I was privileged to get another little care package of books from 10ofThose recently – this one is a little volume on something very important. To some readers of this blog, Wallace Benn will need no introduction – to others, it is worth noting that he is a retired C of E Anglican Bishop, and a gifted bible teacher and author. This little book is a challenge, and practical primer, to part of the key calling of Christian leaders – the ministry of the Word.
Benn opens up, in about 40 or so pages, Paul’s conversation with the Ephesian church leaders that we read in Acts 20. Considering the seven verbs that Paul uses to describe and explain what the preaching of the Word is, this little book gives us a number of very helpful insights into what it means to faithfully and vitally minister the Word of God to the people of God. One thing that stuck out to me – and has been a characteristic of the various pastors whose teaching I’ve benefitted from – is Benn’s quotation of John Stott that “He (Paul) taught both publicly (in synagogue and lecture hall) and privately (in homes), and he continued both day and night. He was absolutely indefatigable“. Benn is quick and careful to remind us – in the light of the teaching and example of Paul – that the ministry of the Word does not take place solely in the context of a Sunday sermon, or small group midweek bible study. This is emphasised by Benn in his later observation about the engine-room of ministry, the importance of a relationship with Jesus: “If ministry ceases to be Gospel driven out of love for the Lord Jesus who has loved us so – it will become mere duty and even drudgery.”
By taking seriously the words of Scripture and the example of Paul, Benn reminds us of some important truths. Firstly, that preaching “is… proclaiming the King and the Kingdom“, not just imparting information. Secondly, this proclamation is not to be shirked from – this is a common temptation in Christian leadership. As Benn writes of Paul, “With love in his heart and tears in his eyes he preached and taught Old Testament Scripture and the Apostolic witness to what God had done in Christ, and thus was a powerful Gospel witness by the help and enabling of the Holy Spirit. In other words he did not hold back from teaching and preaching all of ‘God’s Word written’“. This ‘not holding back’ leads to a key point of Benn’s lessons for us: the entire counsel of God is good for God’s people, and we are invited to consider and nourish ourselves upon every part of the Bible.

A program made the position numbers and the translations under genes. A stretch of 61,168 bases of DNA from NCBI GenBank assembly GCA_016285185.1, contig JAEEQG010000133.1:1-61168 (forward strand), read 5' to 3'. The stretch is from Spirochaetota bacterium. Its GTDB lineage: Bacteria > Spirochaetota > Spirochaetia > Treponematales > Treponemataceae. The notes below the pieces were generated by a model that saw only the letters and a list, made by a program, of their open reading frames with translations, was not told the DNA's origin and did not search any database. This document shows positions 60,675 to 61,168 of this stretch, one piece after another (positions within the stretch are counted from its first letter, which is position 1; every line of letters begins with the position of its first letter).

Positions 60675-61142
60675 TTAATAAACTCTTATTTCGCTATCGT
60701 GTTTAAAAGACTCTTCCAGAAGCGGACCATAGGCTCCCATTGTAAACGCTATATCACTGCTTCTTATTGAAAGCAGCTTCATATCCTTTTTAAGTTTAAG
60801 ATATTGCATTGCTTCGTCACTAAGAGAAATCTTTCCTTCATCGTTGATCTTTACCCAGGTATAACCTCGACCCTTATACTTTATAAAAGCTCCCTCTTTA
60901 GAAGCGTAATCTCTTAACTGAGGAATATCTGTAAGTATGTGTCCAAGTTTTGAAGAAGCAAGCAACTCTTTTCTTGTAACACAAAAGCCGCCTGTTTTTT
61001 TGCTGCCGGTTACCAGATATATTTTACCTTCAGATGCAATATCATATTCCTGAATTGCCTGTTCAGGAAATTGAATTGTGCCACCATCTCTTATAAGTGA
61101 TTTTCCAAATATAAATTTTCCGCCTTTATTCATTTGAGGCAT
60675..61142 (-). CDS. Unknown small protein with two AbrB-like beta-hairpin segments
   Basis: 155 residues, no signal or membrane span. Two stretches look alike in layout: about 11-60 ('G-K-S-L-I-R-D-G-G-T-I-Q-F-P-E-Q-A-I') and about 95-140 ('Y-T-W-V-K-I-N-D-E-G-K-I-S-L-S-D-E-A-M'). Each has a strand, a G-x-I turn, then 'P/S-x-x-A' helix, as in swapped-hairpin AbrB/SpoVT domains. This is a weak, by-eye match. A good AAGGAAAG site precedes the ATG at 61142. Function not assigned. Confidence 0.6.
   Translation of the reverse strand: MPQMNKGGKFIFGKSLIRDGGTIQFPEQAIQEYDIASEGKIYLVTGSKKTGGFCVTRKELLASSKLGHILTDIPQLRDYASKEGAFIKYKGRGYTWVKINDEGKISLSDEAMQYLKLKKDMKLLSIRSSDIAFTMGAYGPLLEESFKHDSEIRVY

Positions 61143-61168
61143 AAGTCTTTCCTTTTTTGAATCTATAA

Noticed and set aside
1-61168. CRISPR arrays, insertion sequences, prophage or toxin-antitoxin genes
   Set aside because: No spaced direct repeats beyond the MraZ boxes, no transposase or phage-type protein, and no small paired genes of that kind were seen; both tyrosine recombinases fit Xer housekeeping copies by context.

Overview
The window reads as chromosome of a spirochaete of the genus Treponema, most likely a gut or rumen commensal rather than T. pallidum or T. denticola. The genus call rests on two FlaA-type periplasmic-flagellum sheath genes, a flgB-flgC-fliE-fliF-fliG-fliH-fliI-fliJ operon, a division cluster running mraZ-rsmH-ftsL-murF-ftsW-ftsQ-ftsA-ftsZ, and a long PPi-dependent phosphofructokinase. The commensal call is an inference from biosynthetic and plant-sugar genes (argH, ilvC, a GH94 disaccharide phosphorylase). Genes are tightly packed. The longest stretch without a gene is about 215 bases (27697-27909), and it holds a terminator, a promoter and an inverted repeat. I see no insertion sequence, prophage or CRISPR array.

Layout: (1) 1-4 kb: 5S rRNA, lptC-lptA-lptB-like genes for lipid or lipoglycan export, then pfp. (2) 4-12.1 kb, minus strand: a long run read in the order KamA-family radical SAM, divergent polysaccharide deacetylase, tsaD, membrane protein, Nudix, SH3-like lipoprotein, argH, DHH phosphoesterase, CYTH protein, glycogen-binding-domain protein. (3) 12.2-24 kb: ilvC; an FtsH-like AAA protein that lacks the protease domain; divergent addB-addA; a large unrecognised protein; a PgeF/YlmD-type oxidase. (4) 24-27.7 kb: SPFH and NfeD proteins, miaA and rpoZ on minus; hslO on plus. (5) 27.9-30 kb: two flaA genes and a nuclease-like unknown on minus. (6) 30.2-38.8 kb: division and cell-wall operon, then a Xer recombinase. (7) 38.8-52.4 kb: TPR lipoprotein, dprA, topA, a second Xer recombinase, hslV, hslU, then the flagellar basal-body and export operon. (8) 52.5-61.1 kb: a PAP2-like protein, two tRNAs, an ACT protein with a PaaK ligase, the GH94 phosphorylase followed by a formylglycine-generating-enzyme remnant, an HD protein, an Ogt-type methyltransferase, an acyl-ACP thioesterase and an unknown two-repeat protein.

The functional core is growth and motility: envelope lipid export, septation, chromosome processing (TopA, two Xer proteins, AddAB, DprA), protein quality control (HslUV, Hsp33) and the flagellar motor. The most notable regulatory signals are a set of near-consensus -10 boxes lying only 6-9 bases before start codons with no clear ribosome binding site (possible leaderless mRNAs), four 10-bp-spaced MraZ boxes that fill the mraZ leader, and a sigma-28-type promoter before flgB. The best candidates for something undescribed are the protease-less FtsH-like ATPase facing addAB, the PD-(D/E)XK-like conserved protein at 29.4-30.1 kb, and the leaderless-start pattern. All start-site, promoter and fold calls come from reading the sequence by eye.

Overall, then, this is an encouraging and challenging book for preachers. I would recommend it to all those who preach regularly – and to those who are in the process of exploring Christian ministry. I would also say that it is worth reading – given its relative brevity (40 pages!) – by those who are involved in pastoral leadership, say of small groups or house groups (or whatever word your church uses). Given the front-line role of these leaders in ministering God’s Word to God’s people, this is a great little primer to help us think through how to do that.